In conclusion, we showed that eTIV from FreeSurfer is biased by total brain volume. Before more thorough evaluations or methodological improvements of eTIV become available, the use of eTIV in normalisation of regional brain volume should be considered with care.

Abbreviations

eTIV: 

Estimated total intracranial volume from FreeSurfer

MR: 

Magnetic resonance

Declarations

Availability of data and materials

Requests to access the imaging data or the software used for manual delineations should be sent to the corresponding author. FreeSurfer was freely available for download at the time of publication (https://surfer.nmr.mgh.harvard.edu/fswiki/).

Funding

The present study was funded by contributions from Hjalmar Svensson Foundation (HJSV2012032, HJSV201348), the Gothenburg Foundation for Neurological Research (Insamlingsstiftelsen för neurologisk forskning), Wilhelm och Martina Lundgrens Vetenskapsfond (vet1-284/2013), the Swedish Research Council (2014-5182-117745-36), and the Sahlgrenska University Hospital.

Acknowledgements

Thanks to colleagues at the Memory Clinic in Mölndal, MedTech West, and the Department of Radiology in Mölndal.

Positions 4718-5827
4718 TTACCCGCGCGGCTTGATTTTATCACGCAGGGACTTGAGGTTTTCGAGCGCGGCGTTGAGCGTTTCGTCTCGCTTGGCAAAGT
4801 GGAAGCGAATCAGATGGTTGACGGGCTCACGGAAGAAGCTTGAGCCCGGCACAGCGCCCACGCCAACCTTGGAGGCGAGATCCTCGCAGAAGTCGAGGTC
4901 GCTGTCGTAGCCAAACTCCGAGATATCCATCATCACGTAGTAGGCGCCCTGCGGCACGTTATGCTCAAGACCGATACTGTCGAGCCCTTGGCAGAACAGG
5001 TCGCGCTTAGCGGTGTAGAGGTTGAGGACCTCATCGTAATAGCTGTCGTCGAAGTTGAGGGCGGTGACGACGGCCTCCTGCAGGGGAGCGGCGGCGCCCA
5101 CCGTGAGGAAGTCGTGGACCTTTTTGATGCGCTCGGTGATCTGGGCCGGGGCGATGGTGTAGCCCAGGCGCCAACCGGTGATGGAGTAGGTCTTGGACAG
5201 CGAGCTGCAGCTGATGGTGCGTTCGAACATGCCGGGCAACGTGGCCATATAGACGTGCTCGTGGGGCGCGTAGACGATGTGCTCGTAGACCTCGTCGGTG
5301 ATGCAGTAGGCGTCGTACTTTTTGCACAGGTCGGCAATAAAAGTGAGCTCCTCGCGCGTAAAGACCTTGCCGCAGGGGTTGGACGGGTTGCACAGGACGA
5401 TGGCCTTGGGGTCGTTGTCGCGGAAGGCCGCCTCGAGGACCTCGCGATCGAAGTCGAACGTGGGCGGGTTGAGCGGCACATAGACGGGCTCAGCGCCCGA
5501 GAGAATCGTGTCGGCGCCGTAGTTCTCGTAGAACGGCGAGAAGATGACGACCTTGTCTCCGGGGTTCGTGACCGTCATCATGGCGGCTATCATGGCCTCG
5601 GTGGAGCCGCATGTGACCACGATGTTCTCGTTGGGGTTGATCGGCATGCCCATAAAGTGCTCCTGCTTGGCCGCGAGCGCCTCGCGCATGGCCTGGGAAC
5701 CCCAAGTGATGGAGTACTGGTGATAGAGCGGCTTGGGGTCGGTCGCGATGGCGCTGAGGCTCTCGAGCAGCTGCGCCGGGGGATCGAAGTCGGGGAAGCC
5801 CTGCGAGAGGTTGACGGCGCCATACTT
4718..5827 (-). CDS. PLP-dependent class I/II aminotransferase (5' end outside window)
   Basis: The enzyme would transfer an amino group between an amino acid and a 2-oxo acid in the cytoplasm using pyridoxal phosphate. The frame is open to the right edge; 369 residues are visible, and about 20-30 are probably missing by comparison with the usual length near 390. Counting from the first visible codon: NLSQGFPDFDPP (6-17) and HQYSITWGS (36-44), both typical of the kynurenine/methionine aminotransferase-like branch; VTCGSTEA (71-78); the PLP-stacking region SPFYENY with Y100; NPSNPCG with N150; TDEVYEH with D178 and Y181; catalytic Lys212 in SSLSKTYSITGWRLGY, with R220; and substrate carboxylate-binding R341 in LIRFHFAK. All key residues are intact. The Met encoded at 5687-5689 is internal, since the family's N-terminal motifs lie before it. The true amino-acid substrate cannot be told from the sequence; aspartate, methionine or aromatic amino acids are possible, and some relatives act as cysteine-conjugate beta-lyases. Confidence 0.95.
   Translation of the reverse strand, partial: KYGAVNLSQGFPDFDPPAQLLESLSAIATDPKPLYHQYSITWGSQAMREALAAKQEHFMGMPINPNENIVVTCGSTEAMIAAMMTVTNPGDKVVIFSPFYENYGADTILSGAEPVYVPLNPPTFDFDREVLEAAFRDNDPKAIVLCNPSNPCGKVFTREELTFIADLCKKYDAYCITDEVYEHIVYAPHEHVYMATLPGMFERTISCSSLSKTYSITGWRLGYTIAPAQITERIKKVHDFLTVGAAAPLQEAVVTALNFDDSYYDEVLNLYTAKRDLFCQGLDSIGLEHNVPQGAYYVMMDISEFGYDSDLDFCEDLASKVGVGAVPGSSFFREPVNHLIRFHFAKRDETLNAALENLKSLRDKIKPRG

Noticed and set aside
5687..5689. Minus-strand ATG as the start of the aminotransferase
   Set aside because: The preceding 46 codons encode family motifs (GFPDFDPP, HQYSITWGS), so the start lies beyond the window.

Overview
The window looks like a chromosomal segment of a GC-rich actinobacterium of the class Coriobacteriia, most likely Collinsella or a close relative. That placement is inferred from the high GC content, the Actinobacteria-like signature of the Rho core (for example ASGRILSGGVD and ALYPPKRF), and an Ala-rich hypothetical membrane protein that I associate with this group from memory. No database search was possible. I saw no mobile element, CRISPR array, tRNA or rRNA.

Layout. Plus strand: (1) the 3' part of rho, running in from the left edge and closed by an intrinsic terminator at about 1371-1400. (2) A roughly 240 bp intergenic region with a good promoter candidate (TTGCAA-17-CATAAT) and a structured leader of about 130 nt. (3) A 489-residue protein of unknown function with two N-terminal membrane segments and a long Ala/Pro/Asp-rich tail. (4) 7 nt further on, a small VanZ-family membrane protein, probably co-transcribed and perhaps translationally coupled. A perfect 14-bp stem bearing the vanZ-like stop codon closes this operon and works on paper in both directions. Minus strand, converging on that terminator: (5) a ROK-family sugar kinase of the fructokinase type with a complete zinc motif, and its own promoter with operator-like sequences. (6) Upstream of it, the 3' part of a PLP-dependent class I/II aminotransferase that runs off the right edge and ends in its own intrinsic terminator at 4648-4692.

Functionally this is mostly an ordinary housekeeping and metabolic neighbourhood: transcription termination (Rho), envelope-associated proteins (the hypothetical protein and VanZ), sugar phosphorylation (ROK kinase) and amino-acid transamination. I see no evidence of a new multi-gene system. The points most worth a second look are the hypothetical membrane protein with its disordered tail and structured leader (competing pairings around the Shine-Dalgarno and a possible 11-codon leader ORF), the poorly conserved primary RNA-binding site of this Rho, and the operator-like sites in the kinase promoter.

Authors’ contributions

NK conceived and designed the study, did the manual delineations of the intracranial volumes, performed the FreeSurfer analyses, performed the statistical analyses, and drafted the manuscript. Dr. EO and Professor emeritus HM helped to design the study and to draft the manuscript. Dr. CE and Professor emeritus AW helped to draft the manuscript. All authors read and approved the final manuscript.

Ethics approval and consent to participate

The present study is a substudy of the Gothenburg MCI study. All participants provided written informed consent to participate in the Gothenburg MCI study. The Gothenburg MCI study complies with the Declaration of Helsinki, and the Ethical Review Board in Gothenburg has approved the study (diary number: L091-99, 1999, T479-11, 2011).

Consent for publication

Not applicable

Competing interests

The authors declare that they have no competing interest.

Publisher’s Note

Springer Nature remains neutral with regard to jurisdictional claims in published maps and institutional affiliations.

Open AccessThis article is distributed under the terms of the Creative Commons Attribution 4.0 International License (http://creativecommons.org/licenses/by/4.0/), which permits unrestricted use, distribution, and reproduction in any medium, provided you give appropriate credit to the original author(s) and the source, provide a link to the Creative Commons license, and indicate if changes were made.

Authors’ Affiliations

(1)
Institute of Psychiatry and Neurochemistry, Department of Neuroscience and physiology, The Sahlgrenska Academy, University of Gothenburg, Wallinsgatan 6, 431 41 Mölndal, Sweden
(2)
Institute of Medicine, Department of Internal medicine and clinical nutrition, The Sahlgrenska Academy, University of Gothenburg, Box 400, SE-405 30 Gothenburg, Sweden

References

  1. Fischl B (2012) FreeSurfer. Neuroimage 62:774–781View ArticlePubMedPubMed CentralGoogle Scholar
  2. talairach_avi. https://surfer.nmr.mgh.harvard.edu/fswiki/talairach_avi. Accessed 1 Feb 2016